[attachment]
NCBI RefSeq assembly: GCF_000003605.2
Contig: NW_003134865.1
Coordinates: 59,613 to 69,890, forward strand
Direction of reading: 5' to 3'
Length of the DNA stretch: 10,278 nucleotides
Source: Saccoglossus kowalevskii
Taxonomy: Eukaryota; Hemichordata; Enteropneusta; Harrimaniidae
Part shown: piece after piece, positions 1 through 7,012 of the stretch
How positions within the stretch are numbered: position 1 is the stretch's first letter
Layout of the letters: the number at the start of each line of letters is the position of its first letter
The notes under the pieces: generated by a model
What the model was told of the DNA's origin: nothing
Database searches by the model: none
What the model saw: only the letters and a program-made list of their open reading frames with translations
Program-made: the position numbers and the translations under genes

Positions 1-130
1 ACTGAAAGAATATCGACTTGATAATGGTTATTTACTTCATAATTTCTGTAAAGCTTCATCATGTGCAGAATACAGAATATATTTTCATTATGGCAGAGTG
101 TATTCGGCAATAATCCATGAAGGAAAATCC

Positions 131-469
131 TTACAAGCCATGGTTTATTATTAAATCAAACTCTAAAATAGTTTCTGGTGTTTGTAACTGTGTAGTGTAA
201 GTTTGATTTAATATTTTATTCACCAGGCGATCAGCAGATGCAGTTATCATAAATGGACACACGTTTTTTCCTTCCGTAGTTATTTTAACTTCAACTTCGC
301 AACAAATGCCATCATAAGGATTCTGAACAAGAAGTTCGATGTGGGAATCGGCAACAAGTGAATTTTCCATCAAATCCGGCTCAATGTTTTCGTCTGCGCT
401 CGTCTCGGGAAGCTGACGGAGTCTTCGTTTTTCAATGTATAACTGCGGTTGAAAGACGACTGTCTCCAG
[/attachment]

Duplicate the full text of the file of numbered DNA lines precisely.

NCBI RefSeq assembly: GCF_000003605.2
Contig: NW_003134865.1
Coordinates: 59,613 to 69,890, forward strand
Direction of reading: 5' to 3'
Length of the DNA stretch: 10,278 nucleotides
Source: Saccoglossus kowalevskii
Taxonomy: Eukaryota; Hemichordata; Enteropneusta; Harrimaniidae
Part shown: piece after piece, positions 1 through 7,012 of the stretch
How positions within the stretch are numbered: position 1 is the stretch's first letter
Layout of the letters: the number at the start of each line of letters is the position of its first letter
The notes under the pieces: generated by a model
What the model was told of the DNA's origin: nothing
Database searches by the model: none
What the model saw: only the letters and a program-made list of their open reading frames with translations
Program-made: the position numbers and the translations under genes

Positions 1-130
1 ACTGAAAGAATATCGACTTGATAATGGTTATTTACTTCATAATTTCTGTAAAGCTTCATCATGTGCAGAATACAGAATATATTTTCATTATGGCAGAGTG
101 TATTCGGCAATAATCCATGAAGGAAAATCC

Positions 131-469
131 TTACAAGCCATGGTTTATTATTAAATCAAACTCTAAAATAGTTTCTGGTGTTTGTAACTGTGTAGTGTAA
201 GTTTGATTTAATATTTTATTCACCAGGCGATCAGCAGATGCAGTTATCATAAATGGACACACGTTTTTTCCTTCCGTAGTTATTTTAACTTCAACTTCGC
301 AACAAATGCCATCATAAGGATTCTGAACAAGAAGTTCGATGTGGGAATCGGCAACAAGTGAATTTTCCATCAAATCCGGCTCAATGTTTTCGTCTGCGCT
401 CGTCTCGGGAAGCTGACGGAGTCTTCGTTTTTCAATGTATAACTGCGGTTGAAAGACGACTGTCTCCAG